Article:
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Apple Tests Out Bigger Displays for iPads, iPhones

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TAIPEI, July 22, 2013 ― Apple Inc. and its Asian suppliers are testing larger screens for iPhones and tablets, officials at the company’s suppliers say.

In recent months, Apple has asked for prototype smartphone screens larger than 4 inches and has also asked for screen designs for a new tablet device measuring slightly less than 13 inches diagonally, they said. The current iPhone 5 has a four-inch screen, while the iPad has a 9.7-inch screen. The iPad Mini, a stripped-down version of its tablet computer, has a 7.9-inch screen.

Apple is looking to test a smartphone screen that measures more than four inches and a tablet screen slightly less than 13 inches. The WSJ's Yun-Hee Kim and Lorraine Luk discuss the implications.

Whether either design will make their way to market is unclear. The Cupertino, Calif., company routinely tests different designs for its products as it refines them during development. The company also changed its offerings of the iPhone and iPod last year to include larger screens, while adding a variant of the iPad with a smaller display.

An Apple spokeswoman declined to comment.

The tests with suppliers seems to suggest that Apple is exploring ways to capture diversifying customer needs at a time when many mobile device makers offer smartphones and tablets in various sizes. Its biggest rival in the tablet and smartphone markets, South Korea’s Samsung Electronics Co., has an “all things to all people” strategy, covering many different product sizes to capture as many customers as possible. The move has allowed Samsung to leapfrog Apple in the smartphone market even though Apple still leads in tablets. In the first quarter, Samsung was the leading smartphone maker with 33.1 percent of the market, while Apple trailed in second place with 17.9 percent, according to researcher Strategy Analytics. In tablets, Apple is still the dominant player but its market share fell to 39.6 percent in the three months ended March 31 from 58.1 percent a year earlier, according to IDC. Samsung, which uses Google Inc.’s GOOG +1.57% Android operating system, saw its tablet market share rise to 17.9 percent from 11.3 percent a year earlier.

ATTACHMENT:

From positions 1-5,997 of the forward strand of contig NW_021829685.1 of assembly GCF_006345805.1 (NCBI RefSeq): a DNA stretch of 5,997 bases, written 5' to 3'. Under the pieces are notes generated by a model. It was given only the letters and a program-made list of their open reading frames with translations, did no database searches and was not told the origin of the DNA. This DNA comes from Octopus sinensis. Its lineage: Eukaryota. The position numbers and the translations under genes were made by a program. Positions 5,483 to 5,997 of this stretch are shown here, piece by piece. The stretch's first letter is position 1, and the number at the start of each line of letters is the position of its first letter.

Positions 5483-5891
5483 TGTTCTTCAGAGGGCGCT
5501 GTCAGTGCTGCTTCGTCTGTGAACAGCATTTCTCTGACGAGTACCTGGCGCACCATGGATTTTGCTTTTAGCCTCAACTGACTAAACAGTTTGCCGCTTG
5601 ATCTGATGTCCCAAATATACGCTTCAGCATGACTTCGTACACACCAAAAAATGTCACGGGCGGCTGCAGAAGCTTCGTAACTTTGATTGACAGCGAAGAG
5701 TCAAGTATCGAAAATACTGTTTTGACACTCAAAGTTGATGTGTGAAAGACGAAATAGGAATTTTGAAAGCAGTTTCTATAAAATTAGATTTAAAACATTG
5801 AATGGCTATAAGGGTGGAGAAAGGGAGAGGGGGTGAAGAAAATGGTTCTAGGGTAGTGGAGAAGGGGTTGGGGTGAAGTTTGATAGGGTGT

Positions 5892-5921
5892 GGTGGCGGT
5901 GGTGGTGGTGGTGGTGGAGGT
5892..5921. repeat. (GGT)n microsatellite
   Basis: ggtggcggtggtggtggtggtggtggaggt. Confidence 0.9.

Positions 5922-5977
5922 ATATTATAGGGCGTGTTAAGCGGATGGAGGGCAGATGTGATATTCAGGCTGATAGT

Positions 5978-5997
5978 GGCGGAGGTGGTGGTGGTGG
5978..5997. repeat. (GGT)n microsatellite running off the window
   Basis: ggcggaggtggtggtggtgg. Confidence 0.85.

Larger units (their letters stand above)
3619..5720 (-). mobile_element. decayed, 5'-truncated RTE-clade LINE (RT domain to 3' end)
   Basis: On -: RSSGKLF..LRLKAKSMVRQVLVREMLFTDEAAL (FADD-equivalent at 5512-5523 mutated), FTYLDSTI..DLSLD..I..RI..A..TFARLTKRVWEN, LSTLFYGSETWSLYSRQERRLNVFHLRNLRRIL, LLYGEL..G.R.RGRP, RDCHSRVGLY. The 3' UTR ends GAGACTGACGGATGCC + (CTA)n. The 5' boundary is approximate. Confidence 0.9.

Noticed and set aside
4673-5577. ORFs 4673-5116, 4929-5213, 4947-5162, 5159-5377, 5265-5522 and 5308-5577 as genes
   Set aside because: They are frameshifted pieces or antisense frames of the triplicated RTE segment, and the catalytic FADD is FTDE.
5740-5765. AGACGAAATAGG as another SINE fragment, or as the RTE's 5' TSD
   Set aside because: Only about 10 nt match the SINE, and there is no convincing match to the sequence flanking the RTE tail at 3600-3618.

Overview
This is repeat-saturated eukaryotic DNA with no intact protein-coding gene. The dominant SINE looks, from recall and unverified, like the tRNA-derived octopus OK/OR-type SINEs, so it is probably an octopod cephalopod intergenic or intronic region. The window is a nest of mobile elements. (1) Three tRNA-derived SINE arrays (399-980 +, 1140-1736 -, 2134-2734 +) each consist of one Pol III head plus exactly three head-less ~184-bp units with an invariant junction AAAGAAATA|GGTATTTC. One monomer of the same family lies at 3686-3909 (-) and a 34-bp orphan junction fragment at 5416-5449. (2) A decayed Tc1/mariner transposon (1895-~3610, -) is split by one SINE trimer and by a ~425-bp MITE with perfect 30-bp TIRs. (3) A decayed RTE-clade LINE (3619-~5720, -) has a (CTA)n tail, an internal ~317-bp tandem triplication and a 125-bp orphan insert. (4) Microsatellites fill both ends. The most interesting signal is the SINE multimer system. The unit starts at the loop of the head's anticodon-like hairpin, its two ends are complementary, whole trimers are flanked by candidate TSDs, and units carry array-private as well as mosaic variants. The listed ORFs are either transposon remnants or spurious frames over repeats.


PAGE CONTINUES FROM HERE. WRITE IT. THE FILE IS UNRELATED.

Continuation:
“In the long run, we will see touch screens in all sizes as the future vision of the technology industry is to offer the same user experience across all screens,” said IDC analyst Helen Chiang. “The key is to bring down the cost and introduce compelling applications for large-screen devices.”

Apple’s move, if adopted, fits into a broader trend of mobile device makers offering many size options. Competitors including Samsung, Sony Corp. and Huawei Technologies Co. have launched smartphones with displays larger than 5 inches. The category is called ‘phablets’ to refer to devices that crossover between a smartphone and tablet.

The new tests come as Apple and its suppliers are also preparing to ramp up production of a new iPad later this month, according to officials at component suppliers. The new version is expected to be the same size and have the same resolution as the existing 9.7-inch model, but with a lighter and thinner display structure, they said. The new display structure integrates touch sensors with a thin film instead of glass, which is used in existing iPads.

Suppliers have also started mass producing components for the new iPhone last month, said officials at the suppliers. One person said Apple told its assembler, Hon Hai Precision Industry Co., to get ready to ship the new iPhones in late August.

The Wall Street Journal reported in April that the refreshed iPhone that is likely to be launched in the second half of this year will be the same size and have the same resolution as the current iPhone 5. At the same time, Apple has also been working with its manufacturing partners in Asia on a less expensive iPhone that will likely use nonmetal casing, to differentiate itself from the aluminum casing of high-end iPhone 5. The shells of both iPhone models will come in multiple color options, officials at suppliers said earlier.

Source: marketwatch.com, © 2013 MarketWatch Inc. All rights reserved.

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